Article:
Scary UFC Copyright Propaganda Matters to Everyone

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You're probably thinking, I don't watch the Ultimate Fighting Championship, why should I care about what they have to say? Well, when a world leader in PPV can obtain a website's member list and set about threatening to sue each and every one of them for simply viewing an unauthorized stream, the gravity of the situation should start to sink in.

ufcTo some it’s just a couple of half-naked men or nowadays women (NSFW) wriggling round in a sweat and blood filled cage in a pointless display of mindless violence. To others it’s the pinnacle of unarmed combat, the planet’s most elite warriors pushing their bodies and minds to the limit while showcasing the very best of martial arts.

Whatever your stance, the UFC and its aggressive approach to copyright enforcement matters to you, because where they tread today, others may tread tomorrow. And it’s a scary path indeed, one that would tick all the boxes of “overly-paranoid file-sharer”, if such a meme existed.

The file-sharing site honeytrap is a much-feared beast, set up to ensnare unsuspecting users in order to subject them to an awful but largely undocumented fate. But while in 2005 the MPAA were believed to have obtained the database of then-famous torrent site LokiTorrent, nothing has been publicly done with that data. Almost certainly, no one has been sued.

Since then dozens of sites have come and gone, many along with whispers that some evil entity or other has secured access to thousands of user’s details. No proof has ever surfaced to show a grain of truth in that notion, but now – not for the first but for the second time – the UFC is claiming to have done just that.

In 2012, the UFC announced that it had obtained the user database of a site called Greenfeedz, along with a promise it would chase down its members for watching unauthorized UFC streams.

While the announcement caused concern at the time, little was known about the outcome. However this week the UFC were back again, categorically stating they were going to sue people who watched unauthorized streams on another site. But how were those people identified? By the UFC obtaining the site’s database, that’s how.

“As part of the on-going initiative against online piracy, Zuffa, LLC, owner of the Ultimate Fighting Championship® (UFC®) organization, successfully took down and seized the records of, a website that illegally streamed two UFC pay-per-view events,” the UFC announced.

“UFC has obtained details of the streaming site’s userbase, including email addresses, IP addresses, user names and information pertaining to individuals who watched pirated UFC events including UFC 169. Also recovered were chat transcripts from the website. Using this data, UFC will work with Lonstein Law Office to prosecute identified infringers.”

If the UFC is to be taken on face value, anyone watching an unauthorized video on YouTube or Vimeo for example, can be subjected to legal action by the UFC. However, rather than go through the messy process of subpoenas and the like, the UFC can turn up at any unauthorized site, threaten the owner, and walk away with the site’s entire database and use it for legal action.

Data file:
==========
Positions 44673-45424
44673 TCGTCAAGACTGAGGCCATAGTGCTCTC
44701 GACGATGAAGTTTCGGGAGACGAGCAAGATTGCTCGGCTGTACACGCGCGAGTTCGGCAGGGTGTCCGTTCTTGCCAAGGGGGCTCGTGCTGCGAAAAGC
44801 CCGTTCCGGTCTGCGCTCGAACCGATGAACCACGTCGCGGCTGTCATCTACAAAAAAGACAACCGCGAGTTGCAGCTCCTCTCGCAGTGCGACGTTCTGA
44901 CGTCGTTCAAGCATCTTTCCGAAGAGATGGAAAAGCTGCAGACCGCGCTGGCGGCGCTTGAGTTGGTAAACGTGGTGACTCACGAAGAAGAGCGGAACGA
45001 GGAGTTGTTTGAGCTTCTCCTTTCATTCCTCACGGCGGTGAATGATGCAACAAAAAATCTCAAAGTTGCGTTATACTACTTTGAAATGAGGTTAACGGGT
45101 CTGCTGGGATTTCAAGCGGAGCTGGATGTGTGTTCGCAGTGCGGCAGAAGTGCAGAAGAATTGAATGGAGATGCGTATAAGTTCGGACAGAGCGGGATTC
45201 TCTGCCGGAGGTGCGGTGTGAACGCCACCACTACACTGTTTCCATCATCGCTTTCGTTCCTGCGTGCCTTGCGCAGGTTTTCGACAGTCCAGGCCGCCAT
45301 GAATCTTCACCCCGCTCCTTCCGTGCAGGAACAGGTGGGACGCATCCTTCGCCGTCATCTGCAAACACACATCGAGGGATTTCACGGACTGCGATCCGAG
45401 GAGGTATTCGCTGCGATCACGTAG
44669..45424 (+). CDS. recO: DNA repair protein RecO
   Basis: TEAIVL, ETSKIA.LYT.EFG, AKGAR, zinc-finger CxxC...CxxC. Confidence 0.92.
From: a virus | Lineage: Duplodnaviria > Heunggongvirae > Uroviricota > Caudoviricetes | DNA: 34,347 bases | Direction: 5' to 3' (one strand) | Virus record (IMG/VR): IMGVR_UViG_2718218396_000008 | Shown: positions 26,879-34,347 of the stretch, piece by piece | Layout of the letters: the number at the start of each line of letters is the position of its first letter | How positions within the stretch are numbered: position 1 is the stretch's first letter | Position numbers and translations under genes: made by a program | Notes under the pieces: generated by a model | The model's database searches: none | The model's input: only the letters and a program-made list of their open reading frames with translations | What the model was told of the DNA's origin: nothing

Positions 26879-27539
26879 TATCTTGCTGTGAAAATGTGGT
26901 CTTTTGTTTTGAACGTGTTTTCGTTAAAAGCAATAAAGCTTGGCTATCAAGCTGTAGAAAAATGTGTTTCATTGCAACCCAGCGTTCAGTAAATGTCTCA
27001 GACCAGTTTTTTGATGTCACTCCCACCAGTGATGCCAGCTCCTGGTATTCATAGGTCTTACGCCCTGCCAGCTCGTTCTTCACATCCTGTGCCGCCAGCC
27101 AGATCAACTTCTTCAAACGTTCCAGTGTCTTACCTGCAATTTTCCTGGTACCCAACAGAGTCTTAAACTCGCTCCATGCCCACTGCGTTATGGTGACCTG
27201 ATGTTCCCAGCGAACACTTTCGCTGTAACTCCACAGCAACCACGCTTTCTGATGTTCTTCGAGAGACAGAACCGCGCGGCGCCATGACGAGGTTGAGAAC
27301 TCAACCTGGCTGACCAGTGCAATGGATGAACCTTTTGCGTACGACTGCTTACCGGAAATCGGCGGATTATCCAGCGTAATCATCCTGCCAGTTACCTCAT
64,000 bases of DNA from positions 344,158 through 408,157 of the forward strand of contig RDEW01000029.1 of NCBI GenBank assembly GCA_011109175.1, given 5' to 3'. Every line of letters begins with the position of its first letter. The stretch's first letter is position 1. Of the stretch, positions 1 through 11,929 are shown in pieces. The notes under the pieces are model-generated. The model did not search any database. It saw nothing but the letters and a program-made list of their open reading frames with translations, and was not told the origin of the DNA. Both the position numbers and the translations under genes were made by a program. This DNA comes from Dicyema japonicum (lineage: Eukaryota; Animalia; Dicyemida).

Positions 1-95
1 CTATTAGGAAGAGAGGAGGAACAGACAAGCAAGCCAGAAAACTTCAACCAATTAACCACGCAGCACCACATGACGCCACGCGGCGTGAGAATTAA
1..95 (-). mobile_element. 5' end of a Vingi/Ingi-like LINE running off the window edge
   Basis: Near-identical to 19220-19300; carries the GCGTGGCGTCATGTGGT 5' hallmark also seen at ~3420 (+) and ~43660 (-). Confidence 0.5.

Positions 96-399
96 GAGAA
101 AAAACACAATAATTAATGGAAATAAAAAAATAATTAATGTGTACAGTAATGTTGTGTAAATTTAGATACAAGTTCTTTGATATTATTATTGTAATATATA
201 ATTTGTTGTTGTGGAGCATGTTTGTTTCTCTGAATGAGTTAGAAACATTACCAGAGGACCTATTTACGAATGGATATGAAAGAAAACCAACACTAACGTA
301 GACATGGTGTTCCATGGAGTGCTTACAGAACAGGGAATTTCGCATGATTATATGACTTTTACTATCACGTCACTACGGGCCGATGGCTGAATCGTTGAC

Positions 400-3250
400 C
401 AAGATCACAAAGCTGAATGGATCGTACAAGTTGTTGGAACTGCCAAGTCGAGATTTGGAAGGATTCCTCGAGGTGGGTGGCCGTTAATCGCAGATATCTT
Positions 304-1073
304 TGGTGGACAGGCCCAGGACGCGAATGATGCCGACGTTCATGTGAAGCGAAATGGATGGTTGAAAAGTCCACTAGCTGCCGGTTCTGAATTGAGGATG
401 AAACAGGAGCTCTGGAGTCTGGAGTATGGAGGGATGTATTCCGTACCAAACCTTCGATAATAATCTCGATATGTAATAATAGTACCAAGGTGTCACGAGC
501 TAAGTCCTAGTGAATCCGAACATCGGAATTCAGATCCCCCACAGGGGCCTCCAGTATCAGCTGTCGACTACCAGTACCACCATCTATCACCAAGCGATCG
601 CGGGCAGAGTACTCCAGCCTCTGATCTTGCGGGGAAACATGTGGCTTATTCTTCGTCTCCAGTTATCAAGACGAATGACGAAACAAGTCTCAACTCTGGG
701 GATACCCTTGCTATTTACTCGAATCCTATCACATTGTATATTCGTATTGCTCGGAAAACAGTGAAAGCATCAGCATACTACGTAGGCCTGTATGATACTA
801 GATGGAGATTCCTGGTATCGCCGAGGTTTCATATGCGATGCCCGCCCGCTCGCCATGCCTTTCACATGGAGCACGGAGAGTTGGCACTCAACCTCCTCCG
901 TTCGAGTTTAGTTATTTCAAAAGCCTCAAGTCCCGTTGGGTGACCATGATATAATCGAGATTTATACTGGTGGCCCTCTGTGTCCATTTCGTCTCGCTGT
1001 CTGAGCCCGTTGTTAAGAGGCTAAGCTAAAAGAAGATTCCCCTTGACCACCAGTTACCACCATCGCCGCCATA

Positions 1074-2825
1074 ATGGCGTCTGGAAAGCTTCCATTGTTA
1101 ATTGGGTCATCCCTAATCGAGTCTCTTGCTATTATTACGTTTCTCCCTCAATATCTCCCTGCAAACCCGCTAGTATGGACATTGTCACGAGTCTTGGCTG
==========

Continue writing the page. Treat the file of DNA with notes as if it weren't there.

The UFC says it’s carried through with its threats too, stating that Lonstein Law Office has “successfully prosecuted hundreds of claims for the UFC organization for sites illegally streaming content and individual users since 2007.”

In order to find out more, MMA site Bloody Elbow did some digging and found a case dating to just after the UFC made its Greenfeedz announcement. It turns out the UFC did indeed have some success against one individual. However, the case navigated an extremely unusual track.

Probably understanding they were on delicate ground in respect of a regular copyright infringement prosecution, the UFC took action under Title 47 of the United States Code, Section 553, which prohibits people from intercepting or receiving “any communications service offered over a cable system, unless specifically authorized to do so.” Basically the UFC claimed that the individual had received a PPV signal without paying for it.

Since the defendant didn’t show, the court noted this was an admission of guilt, even though it was established that “there is no evidence that defendant obtained any financial gain from his illegal receipt of the copyrighted broadcasts since he viewed them on his home computer.”

Case won by the UFC via default judgment, with the target landed with a bill for $11,948.70.

How the UFC is intimidating others into settling isn’t clear, but it seems very likely that this judgment will be waved in front of users from sites where the databases have been obtained, with the threat that they will suffer the same fate unless they pay a few thousand dollars.

And this is why the UFC’s actions are important to everyone.

If big companies like Zuffa can intimidate site owners into ratting out their users, those users can be bullied into paying settlements. Remember, there is no official discovery process here, no friendly ISP to contest the handing over of their subscribers’ details. Just an aggressive copyright holder bullying victims over the simple viewing – not distribution – of a video stream.


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